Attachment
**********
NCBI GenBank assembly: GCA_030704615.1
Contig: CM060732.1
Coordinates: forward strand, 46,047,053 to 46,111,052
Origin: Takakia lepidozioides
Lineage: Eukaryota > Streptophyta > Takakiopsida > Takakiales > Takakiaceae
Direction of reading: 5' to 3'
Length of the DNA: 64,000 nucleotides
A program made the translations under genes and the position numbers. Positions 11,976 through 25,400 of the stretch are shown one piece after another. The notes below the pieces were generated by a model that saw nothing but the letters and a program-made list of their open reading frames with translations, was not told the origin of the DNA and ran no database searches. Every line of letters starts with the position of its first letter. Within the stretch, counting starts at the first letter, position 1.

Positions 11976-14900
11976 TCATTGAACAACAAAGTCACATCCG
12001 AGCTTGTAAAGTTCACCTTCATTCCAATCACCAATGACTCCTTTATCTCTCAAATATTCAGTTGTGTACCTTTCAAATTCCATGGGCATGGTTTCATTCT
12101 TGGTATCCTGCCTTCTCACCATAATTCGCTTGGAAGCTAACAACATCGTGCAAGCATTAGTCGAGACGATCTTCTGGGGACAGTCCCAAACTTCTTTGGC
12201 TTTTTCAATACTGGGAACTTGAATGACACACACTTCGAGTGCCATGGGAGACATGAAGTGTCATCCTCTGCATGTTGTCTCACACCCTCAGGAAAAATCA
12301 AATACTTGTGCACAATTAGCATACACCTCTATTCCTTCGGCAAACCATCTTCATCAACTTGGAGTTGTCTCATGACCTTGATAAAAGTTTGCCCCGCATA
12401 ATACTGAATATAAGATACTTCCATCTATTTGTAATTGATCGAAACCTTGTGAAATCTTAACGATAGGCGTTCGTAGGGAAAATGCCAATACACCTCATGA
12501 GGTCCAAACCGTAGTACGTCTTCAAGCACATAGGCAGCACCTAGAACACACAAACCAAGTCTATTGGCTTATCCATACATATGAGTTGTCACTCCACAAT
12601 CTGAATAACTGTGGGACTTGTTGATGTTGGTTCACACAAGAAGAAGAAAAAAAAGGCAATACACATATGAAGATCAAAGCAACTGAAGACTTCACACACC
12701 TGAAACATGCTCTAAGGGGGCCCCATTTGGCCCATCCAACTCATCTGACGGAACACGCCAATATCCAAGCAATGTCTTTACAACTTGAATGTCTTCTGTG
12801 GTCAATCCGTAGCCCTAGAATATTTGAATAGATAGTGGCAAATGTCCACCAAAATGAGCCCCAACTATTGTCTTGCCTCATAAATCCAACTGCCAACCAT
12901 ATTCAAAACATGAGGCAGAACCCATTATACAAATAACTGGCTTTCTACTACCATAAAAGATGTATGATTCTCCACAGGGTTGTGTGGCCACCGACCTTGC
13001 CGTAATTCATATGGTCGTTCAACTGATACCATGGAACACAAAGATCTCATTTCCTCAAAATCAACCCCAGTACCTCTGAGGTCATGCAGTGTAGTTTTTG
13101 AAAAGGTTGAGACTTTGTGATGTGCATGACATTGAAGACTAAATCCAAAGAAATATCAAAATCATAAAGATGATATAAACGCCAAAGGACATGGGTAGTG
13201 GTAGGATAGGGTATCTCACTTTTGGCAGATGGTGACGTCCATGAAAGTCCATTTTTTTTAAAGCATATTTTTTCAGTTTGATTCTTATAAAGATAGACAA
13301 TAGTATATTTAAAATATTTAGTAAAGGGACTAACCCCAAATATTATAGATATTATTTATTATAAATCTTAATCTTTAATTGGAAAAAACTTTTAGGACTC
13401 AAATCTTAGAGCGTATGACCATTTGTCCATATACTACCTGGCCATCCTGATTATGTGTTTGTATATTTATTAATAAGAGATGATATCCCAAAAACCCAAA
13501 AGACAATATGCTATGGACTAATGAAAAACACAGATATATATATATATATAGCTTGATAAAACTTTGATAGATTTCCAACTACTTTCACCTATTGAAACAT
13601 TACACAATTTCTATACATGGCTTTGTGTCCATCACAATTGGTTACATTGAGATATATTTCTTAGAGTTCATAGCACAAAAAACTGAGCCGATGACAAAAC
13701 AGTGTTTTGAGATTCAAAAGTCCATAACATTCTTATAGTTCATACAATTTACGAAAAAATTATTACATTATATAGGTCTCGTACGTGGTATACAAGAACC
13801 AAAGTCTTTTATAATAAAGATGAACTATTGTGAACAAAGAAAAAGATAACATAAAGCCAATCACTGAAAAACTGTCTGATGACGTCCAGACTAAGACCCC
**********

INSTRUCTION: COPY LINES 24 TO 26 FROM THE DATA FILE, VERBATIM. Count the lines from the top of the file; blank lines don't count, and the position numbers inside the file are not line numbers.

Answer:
13301 TAGTATATTTAAAATATTTAGTAAAGGGACTAACCCCAAATATTATAGATATTATTTATTATAAATCTTAATCTTTAATTGGAAAAAACTTTTAGGACTC
13401 AAATCTTAGAGCGTATGACCATTTGTCCATATACTACCTGGCCATCCTGATTATGTGTTTGTATATTTATTAATAAGAGATGATATCCCAAAAACCCAAA
13501 AGACAATATGCTATGGACTAATGAAAAACACAGATATATATATATATATAGCTTGATAAAACTTTGATAGATTTCCAACTACTTTCACCTATTGAAACAT